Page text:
Bali conference fails to deal with real issues

Issue 

BY SARAH STEPHEN

The Australia-Indonesia sponsored Ministerial Conference on People Smuggling, Trafficking in Persons and Related Transnational Crime held in Bali, February 27-28, failed to provide any real answers to the problems it was ostensibly held to consider.

The conference was attended by representatives from 35 Third World countries and two First World countries (Australia and New Zealand).

Indonesian President Megawati Sukarnoputri made a veiled swipe at the Australian government on February 27 when she criticised "impatient governments taking unilateral action" against asylum seekers. While just about everyone else interpreted this as a reference to Australia's handling of the Tampa affair and the use of Pacific countries by Australia to dump unwanted asylum seekers, foreign minister Alexander Downer repeatedly asserted to the media that Megawati hadn't been referring to Australia because he had been told by a "senior source" that she was making a more general statement which didn't refer to any one country in particular.

The conference focused on ways to fight people smuggling, improving police cooperation, sharing intelligence and tightening border controls and visa requirements. Participants discussed how thousands of asylum seekers can be returned to their countries of origin. Countries that don't have laws specifically covering people smuggling were urged to introduce them.

Downer announced on February 28 that he would ask the Governor-General Peter Hollingworth to appoint a diplomat to the new position of ambassador for people smuggling issues. Downer will recommend that the current ambassador to Manila, John Buckley, should be given the job. The envoy will be responsible for developing policy on combating people smuggling, focusing on the Asia-Pacific region.

Two further outcomes of the conference were reported in the media:

  • New Zealand, fearing that it may be the next destination for asylum seekers arriving without authorisation, is planning legislation to tighten penalties for people smugglers. Anyone caught will be liable to 20 years in jail or fines of up to $100,000.

  • The Indonesian government announced it will start, in cooperation with the United Nations High Commissioner for Refugees (UNHCR), to deport hundreds of "illegal migrants" back to countries such as Pakistan and Afghanistan.

Neither of these are solutions to the refugee crisis. The outcomes of the conference mean only more danger and uncertainty for asylum seekers. At a time when more people than ever before are facing death, torture, starvation and persecution, those countries which can offer them some hope of a future are making it harder to access than ever before.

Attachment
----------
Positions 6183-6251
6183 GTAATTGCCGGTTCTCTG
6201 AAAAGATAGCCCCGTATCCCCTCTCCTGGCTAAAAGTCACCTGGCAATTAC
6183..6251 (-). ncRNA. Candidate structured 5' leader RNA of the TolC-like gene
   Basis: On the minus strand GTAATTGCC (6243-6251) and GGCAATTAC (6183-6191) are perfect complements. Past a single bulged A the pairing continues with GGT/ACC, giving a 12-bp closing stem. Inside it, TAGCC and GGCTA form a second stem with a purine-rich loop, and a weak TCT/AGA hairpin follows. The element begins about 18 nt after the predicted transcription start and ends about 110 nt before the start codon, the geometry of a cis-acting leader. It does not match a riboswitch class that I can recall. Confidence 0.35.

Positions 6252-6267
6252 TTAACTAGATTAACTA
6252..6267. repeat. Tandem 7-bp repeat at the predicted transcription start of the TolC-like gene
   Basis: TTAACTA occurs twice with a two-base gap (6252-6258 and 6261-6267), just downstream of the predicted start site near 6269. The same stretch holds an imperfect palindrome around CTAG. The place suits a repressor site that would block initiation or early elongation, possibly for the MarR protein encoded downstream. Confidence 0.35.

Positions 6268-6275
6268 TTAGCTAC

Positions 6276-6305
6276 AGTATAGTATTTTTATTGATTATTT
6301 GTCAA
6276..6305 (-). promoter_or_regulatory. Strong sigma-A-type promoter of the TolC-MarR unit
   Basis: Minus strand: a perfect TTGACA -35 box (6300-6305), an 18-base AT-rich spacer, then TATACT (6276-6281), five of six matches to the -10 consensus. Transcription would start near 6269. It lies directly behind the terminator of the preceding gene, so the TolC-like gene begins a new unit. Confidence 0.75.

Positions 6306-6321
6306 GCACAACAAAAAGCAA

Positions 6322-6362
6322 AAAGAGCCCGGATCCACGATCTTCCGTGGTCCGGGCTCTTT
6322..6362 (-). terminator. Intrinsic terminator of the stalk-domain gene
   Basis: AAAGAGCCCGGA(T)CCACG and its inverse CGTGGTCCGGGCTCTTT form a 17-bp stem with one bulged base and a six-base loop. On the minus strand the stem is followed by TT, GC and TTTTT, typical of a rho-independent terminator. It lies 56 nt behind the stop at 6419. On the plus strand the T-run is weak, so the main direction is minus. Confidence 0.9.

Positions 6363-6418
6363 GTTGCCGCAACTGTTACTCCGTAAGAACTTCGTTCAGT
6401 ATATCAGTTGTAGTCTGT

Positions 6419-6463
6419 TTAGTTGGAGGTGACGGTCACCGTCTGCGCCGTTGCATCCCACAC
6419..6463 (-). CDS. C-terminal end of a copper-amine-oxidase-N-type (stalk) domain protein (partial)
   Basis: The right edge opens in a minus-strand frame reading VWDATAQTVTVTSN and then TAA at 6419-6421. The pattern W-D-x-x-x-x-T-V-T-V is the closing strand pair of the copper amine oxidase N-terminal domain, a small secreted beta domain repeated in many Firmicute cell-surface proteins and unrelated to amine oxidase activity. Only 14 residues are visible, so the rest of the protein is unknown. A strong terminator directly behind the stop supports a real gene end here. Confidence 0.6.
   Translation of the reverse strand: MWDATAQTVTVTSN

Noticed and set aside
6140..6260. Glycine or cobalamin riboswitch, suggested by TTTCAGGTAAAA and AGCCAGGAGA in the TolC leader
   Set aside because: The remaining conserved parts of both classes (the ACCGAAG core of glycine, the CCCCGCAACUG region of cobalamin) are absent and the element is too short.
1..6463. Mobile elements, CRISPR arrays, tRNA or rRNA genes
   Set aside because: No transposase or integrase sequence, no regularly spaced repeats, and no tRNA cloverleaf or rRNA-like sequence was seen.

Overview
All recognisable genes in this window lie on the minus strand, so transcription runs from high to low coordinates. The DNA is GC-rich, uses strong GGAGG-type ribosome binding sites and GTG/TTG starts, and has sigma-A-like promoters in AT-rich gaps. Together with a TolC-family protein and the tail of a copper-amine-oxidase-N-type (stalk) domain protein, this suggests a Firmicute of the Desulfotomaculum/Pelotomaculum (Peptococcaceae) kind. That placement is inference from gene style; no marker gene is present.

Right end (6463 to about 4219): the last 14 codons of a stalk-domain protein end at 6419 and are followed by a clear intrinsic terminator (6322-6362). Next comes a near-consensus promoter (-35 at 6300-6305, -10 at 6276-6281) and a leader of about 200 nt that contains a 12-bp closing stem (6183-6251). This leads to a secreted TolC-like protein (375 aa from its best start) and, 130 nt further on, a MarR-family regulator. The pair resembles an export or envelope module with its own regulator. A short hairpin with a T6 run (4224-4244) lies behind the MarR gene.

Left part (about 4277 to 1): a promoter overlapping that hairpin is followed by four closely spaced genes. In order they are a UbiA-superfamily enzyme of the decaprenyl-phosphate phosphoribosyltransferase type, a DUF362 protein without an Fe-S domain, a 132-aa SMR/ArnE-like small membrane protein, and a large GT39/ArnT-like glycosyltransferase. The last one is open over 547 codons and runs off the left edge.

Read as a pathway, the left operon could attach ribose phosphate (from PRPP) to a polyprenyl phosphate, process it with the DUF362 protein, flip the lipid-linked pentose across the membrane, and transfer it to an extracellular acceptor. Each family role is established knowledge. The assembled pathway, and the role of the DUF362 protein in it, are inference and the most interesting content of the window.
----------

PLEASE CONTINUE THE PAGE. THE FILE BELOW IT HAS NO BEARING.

Despite paying lip-service to humanitarian concerns for vulnerable people who are taken advantage of by "ruthless" people-smugglers, the focus of the conference was not on ensuring the safety and well-being of people fleeing their countries, or on solving the problems which create ever-increasing flows of people from poor countries to the wealthy First World.

There was no discussion about continued rich-country support for repressive governments in parts of Asia and Latin America, or the effects of war and economic sanctions on creating refugees in the Middle East.

Cracking down on the industry which assists people to flee their country will do little to stem the flow of people across borders. It will only make such travel more dangerous and life-threatening. As a result of this conference there will be more people drowning in overcrowded boats, as happened near Australia in October; more people being killed as they hold onto the undercarriage of trains, as recently happened to one asylum seeker on the way from France to England through the channel tunnel.

People smuggling is not the same as human trafficking. Asylum seekers travel willingly. People smugglers provide a service. It is overpriced and dangerous because it is illegal. The only way to undercut the people-smuggling trade is to wipe out the need for their services. Governments sincere in their concerns for asylum seekers should massively increase their intake of refugees. This should include responsibility for assisting them to safety from refugee camps.

Australian government legislation makes no distinction between the money-hungry sharks at the top of the people smuggling chain and those who crew the boats to Australia. Many of the latter are poor Indonesian fisher-people who have been forced out of the industry due to Australia's predatory fishing boundaries and harsh penalties for overstepping them. An Iranian man in Melbourne, himself a refugee, was recently convicted of people smuggling because he helped two of his friends get to Australia.

From Green Left Weekly, March 6, 2002.
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